By Kelli Huggins, Visitor Experience Coordinator, Catskill Center
I am an accidental museum tech person. As a career small museum/non-profit employee, I have often found myself taking on social media, online exhibits, and other basic technology projects by default. They’ve never been the main part of my job, however, just something I ended up doing out of curiosity or being the only one willing to try. That’s why I was so excited to be one of the 2018 MCN scholarship recipients. It was a chance to pick up some new skills and talk shop with real experts. And I learned a lot. Most importantly, I learned how much I don’t know.
Now, I am going to boldly, unashamedly profess my own ignorance in this blog post in the hopes that it will help other small museum employees, and also MCN as it goes forward with its crucial efforts to increase diversity and access in the museum tech world. When I got the MCN program schedule, there were session descriptions I flat out didn’t understand. I actually had to Google some of the acronyms, like UX or IIIF or DAM.
When it came to choosing sessions, I tried of course to choose those I felt best met my personal and institutional goals, but I also sought sessions that I knew would be over my head. You can’t learn if you don’t toss yourself in the deep end, right? That’s why I went to sessions on VR (and hey, I didn’t even have to Google that acronym to know that it meant virtual reality. Though, in fairness, I didn’t fully understand the difference between VR and AR before MCN, so this is the tiniest, most humble of brags). Even though I might not have understood every technical part of the presentation, I’m now introduced to the conversation. If my institution ever wanted to explore VR, now, at the very least, I’d know some people to ask for advice.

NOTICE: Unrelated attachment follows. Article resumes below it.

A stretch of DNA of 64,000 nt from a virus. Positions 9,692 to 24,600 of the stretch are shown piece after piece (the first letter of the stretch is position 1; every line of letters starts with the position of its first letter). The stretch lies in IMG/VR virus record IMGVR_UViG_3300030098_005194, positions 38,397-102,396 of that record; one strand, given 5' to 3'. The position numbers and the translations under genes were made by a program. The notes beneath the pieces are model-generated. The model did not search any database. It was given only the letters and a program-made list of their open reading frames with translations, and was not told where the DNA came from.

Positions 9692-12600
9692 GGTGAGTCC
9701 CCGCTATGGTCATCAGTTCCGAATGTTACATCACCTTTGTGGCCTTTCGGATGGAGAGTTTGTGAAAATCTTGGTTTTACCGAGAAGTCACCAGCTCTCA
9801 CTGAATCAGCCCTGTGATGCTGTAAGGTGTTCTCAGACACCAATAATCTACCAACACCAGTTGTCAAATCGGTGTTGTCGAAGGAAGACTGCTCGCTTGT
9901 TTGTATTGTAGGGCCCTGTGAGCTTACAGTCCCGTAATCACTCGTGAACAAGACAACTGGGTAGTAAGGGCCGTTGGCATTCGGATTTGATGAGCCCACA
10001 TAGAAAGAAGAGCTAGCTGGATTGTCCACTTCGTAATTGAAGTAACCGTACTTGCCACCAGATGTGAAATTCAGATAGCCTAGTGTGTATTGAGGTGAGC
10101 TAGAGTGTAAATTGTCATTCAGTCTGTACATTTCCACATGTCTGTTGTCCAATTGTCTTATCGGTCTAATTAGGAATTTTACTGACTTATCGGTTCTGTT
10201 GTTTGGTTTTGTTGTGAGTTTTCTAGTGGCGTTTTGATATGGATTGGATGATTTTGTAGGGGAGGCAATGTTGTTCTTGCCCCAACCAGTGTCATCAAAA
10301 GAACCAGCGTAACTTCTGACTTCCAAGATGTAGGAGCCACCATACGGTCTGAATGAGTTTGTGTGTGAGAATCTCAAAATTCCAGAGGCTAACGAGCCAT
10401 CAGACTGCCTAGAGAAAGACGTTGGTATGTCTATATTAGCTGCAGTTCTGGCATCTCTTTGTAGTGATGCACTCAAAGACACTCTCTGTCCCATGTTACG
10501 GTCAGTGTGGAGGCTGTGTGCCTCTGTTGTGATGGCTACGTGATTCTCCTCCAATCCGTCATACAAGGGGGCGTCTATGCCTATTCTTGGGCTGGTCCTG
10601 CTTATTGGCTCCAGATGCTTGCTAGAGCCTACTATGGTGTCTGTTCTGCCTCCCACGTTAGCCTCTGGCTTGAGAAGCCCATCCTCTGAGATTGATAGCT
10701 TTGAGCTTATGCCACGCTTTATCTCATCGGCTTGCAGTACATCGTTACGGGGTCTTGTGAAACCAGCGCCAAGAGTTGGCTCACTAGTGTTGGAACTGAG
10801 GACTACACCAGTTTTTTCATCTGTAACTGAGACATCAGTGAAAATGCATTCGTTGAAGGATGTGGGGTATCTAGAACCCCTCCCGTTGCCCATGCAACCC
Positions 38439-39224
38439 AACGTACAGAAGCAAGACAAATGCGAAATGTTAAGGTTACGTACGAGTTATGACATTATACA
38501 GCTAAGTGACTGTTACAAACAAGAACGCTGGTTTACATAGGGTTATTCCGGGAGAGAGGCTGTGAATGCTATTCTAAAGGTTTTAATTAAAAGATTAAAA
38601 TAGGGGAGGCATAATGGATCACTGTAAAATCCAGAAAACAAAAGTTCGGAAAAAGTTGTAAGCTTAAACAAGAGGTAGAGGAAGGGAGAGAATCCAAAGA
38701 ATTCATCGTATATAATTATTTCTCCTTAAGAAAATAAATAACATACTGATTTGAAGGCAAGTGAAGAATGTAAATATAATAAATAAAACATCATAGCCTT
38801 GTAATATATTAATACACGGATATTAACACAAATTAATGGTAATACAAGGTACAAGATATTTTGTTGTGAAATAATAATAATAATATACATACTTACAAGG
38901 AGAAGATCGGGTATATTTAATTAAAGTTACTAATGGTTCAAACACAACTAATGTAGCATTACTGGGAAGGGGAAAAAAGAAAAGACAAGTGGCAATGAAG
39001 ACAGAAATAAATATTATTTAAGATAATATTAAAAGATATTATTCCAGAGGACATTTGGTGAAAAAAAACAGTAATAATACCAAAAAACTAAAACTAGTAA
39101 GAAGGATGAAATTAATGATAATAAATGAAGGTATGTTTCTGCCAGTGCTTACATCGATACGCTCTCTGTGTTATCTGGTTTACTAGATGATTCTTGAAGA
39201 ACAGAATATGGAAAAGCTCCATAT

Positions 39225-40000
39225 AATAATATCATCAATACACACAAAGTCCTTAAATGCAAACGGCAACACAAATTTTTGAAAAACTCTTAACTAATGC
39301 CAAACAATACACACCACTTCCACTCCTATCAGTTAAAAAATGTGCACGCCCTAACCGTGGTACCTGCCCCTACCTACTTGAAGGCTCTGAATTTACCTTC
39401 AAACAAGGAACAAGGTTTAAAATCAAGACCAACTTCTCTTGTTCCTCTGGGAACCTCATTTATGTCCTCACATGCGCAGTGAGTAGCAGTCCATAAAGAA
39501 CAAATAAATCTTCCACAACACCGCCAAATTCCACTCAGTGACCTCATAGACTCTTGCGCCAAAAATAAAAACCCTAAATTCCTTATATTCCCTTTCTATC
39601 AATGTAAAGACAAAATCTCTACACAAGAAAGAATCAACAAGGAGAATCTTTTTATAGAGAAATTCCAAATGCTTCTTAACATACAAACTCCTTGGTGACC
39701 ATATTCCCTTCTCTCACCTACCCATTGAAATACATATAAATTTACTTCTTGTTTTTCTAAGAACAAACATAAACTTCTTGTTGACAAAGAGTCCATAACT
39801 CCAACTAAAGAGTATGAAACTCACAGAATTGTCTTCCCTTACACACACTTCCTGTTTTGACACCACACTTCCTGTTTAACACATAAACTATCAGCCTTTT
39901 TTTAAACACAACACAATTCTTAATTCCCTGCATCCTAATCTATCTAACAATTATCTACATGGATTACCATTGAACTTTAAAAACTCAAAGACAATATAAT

Of course, I left MCN with plenty of practical takeaways, too, like how we can better explore digital storytelling through podcasts and virtual tours or ways to track social media analytics. But, I maintain, the most important thing for me was getting thrown into a more specialized conversations.
And you were all so, so very kind to a novice like me. Thank you for that. That’s why I’d love to see MCN actively work to get more small museum professionals at the conference (and I mean really small museums, like under 3 total staff members small). There are a whole lot of people like me out there who desperately want to learn this stuff, but just haven’t had the opportunity. People for whom keeping up with the latest tech literature takes a backseat to leading 400 4th graders through a site on a field trip or fixing a sink.
This wouldn’t be a one-sided relationship, either– small museum people have a lot to teach, as well! Small museums can serve as a kind of research and development lab because there is often less bureaucracy and red tape to cut through to get project approval. That’s exactly what my co-presenters, Max Evjen, Shelby Merlino, and Sammy Kay Smith, and I discovered in our research for our panel on Twitter museum mascots. Innovation is happening at these small sites because staff are given a lot of autonomy to experiment.
I don’t have answers for how to achieve any of this. As with everything, it probably mostly comes down to money. Small museums often don’t have the funds to send employees to conferences like this. That’s why the scholarship was so vital to me this year, my first MCN. I’m not sure next year if I will be able to secure the funds to return, even though I want to. In the meantime, I look forward to taking advantage of the benefits of my MCN membership, asking questions in the SIGs I’ve joined, and telling other small museum people about these opportunities and what I’ve learned.Share